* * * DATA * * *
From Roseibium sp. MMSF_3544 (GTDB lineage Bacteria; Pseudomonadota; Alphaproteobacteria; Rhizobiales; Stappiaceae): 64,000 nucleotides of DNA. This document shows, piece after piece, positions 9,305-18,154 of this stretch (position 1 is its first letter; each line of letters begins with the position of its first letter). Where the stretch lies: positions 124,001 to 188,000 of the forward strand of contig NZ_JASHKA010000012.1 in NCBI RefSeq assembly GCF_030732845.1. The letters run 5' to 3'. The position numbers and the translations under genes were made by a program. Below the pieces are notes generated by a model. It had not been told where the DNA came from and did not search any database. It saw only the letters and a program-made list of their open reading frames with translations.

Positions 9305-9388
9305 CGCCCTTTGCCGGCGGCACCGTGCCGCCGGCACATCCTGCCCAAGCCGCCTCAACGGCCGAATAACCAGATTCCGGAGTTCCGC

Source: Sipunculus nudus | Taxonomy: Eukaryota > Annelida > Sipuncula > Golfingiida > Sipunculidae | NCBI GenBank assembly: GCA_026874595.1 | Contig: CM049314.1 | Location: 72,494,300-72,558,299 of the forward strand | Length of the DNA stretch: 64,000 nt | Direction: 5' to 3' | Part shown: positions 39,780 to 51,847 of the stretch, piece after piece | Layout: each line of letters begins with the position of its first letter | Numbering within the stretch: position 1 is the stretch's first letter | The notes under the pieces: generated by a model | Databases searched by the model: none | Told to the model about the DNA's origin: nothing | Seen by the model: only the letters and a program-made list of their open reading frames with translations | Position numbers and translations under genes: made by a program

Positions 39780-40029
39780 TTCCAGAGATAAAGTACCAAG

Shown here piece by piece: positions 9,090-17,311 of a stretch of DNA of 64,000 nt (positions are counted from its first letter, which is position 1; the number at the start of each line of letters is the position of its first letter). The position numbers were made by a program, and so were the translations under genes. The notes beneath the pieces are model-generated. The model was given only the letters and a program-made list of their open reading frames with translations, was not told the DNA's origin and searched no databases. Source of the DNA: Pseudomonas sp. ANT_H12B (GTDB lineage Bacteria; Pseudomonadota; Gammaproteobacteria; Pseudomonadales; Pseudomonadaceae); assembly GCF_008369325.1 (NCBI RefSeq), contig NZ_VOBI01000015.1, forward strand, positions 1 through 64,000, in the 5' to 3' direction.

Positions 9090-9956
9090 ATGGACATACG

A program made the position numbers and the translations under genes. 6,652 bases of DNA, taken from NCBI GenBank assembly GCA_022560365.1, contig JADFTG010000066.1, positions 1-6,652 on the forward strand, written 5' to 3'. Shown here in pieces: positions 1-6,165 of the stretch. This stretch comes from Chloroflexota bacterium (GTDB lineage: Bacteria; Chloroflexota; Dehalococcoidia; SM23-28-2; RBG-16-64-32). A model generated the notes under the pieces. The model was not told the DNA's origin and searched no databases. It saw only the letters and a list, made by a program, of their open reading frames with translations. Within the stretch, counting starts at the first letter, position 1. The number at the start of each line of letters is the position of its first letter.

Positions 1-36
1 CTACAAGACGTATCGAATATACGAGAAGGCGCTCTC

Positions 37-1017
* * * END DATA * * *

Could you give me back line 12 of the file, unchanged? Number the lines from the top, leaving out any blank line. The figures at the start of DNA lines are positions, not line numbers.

1 CTACAAGACGTATCGAATATACGAGAAGGCGCTCTC